Thursday, March 18, 2010

Australian Railway History

On my recent trip to Melbourne, Australia, I took great delight in spreading out into rural Victoria. It's something I do every year when I visit and this year, finally, I made it to the city of Ballarat. It did not come recommended but I fell in love with almost as soon as I arrived. If you enjoy architecture, photography or both (like I do), then it is a small historic paradise.
Located northwest of Melbourne, Ballarat is riddled with evidence of its spectacular rise from humble mining settlement to wealthy city. Statues and huge, elaborate buildings abound and this one - the Ballarat Railway Station - was one I particularly loved. American author Mark Twain stepped onto the platform here in 1891, later commenting at length on the city in his work "Following the Equator."
Today, thousands of commuters hurry through the station every week and it stands like a grand old madam, at one end of historic Lydiard Street. Constructed when the railway first began sewrvicing the area in 1862, it is one of the grandest buildings in Ballarat. The ornate tower section was built 26 years after the original block and the building in its entirety is a wonderful example of Ballarat's early architecture and a typical example of late 19th century railway systems built to the best of British standards and construction.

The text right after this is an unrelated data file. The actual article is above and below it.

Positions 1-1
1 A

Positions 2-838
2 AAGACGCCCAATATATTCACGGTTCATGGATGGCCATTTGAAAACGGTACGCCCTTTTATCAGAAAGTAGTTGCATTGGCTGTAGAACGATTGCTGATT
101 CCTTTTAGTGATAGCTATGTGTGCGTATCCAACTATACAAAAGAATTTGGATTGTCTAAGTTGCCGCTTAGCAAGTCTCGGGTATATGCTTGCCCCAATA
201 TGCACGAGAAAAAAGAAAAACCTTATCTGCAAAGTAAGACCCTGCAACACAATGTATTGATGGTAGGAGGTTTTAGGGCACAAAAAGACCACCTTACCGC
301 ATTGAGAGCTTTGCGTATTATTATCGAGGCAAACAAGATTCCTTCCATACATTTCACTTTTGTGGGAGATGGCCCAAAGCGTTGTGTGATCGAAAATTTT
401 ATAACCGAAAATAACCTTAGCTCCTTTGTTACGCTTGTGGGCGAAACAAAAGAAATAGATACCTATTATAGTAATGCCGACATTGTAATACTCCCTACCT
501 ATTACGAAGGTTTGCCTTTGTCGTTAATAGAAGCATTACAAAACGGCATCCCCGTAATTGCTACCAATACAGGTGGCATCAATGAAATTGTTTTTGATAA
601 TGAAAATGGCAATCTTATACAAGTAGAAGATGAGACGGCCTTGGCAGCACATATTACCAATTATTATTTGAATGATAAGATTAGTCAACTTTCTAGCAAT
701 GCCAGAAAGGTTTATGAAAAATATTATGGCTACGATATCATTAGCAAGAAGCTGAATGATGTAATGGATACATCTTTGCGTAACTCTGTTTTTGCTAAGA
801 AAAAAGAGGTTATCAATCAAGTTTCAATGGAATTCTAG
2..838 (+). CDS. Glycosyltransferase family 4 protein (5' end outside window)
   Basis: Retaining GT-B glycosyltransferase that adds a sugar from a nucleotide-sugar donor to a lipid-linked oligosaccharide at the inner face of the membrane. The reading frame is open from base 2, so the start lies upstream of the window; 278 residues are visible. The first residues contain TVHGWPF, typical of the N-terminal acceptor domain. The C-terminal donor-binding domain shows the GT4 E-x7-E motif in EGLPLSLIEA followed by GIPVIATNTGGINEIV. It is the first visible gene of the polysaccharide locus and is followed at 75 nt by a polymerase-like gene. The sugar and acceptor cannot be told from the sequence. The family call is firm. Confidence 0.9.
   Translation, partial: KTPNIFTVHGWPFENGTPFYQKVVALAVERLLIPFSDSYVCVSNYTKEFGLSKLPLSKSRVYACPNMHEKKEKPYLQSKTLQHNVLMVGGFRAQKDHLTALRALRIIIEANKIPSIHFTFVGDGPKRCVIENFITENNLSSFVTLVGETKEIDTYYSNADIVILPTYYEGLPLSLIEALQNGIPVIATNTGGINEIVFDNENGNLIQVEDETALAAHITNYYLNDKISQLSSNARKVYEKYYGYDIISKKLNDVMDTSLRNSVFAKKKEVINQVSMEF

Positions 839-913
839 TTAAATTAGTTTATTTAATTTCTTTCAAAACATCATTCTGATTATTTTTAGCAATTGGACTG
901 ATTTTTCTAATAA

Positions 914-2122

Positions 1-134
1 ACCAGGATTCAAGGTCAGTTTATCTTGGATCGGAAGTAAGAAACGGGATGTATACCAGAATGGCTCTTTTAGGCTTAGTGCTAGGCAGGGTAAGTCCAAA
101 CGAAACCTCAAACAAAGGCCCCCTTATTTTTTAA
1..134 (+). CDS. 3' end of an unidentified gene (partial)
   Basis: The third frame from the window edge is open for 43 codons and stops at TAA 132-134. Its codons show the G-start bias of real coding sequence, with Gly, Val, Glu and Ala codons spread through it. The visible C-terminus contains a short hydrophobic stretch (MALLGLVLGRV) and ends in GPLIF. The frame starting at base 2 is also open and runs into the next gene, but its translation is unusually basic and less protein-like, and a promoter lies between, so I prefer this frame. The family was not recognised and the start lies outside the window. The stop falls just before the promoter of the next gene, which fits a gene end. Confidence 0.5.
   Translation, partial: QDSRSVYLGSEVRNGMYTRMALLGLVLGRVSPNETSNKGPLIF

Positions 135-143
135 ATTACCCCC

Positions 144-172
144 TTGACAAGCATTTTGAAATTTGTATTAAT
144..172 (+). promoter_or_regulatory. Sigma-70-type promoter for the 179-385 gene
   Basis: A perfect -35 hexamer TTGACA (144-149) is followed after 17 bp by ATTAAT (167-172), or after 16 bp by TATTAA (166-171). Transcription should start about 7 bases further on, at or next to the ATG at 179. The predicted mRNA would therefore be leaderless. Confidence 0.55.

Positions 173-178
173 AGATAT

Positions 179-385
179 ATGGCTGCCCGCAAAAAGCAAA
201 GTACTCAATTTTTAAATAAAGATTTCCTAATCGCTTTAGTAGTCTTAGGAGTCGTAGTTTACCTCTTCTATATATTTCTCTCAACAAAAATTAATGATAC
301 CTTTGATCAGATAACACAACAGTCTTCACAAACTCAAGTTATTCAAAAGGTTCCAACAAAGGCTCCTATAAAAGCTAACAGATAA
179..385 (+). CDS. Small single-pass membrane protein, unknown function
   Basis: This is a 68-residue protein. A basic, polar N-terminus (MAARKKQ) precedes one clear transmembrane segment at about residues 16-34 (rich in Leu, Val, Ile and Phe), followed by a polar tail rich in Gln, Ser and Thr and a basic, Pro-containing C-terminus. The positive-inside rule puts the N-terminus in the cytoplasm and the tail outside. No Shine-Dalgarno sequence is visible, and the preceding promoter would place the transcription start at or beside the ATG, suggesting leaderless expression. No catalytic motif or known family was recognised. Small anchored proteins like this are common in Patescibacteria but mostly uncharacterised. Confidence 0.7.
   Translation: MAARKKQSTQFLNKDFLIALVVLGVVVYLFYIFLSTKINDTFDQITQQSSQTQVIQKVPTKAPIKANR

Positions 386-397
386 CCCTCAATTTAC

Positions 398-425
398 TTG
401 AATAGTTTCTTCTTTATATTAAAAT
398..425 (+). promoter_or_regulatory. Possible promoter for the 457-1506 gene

The station prompted much of the later building activity, especially the development of Lydiard Street north, throughout the 19th century. I spent a lot of time roaming up and down Lydiard Street photographing stately buildings (more another time) - I even managed to fall over in the process, giving my head a nasty whack on an historic stone wall. But I survived - just as so many of Ballarat's stunning buildings have survived. The Railway Station is listed on the Victorian Heritage Register and now, as I sit here in my Christchurch office writing about it, I wonder why on earth I didn't even step inside it. I blame the fact that there was so much to see in so little time. In reality, it would have been nice to have stood where Mark Twain once stood - and certainly the cool interior would have been a blissful respite on what turned out to be a baking hot 36-degree day.

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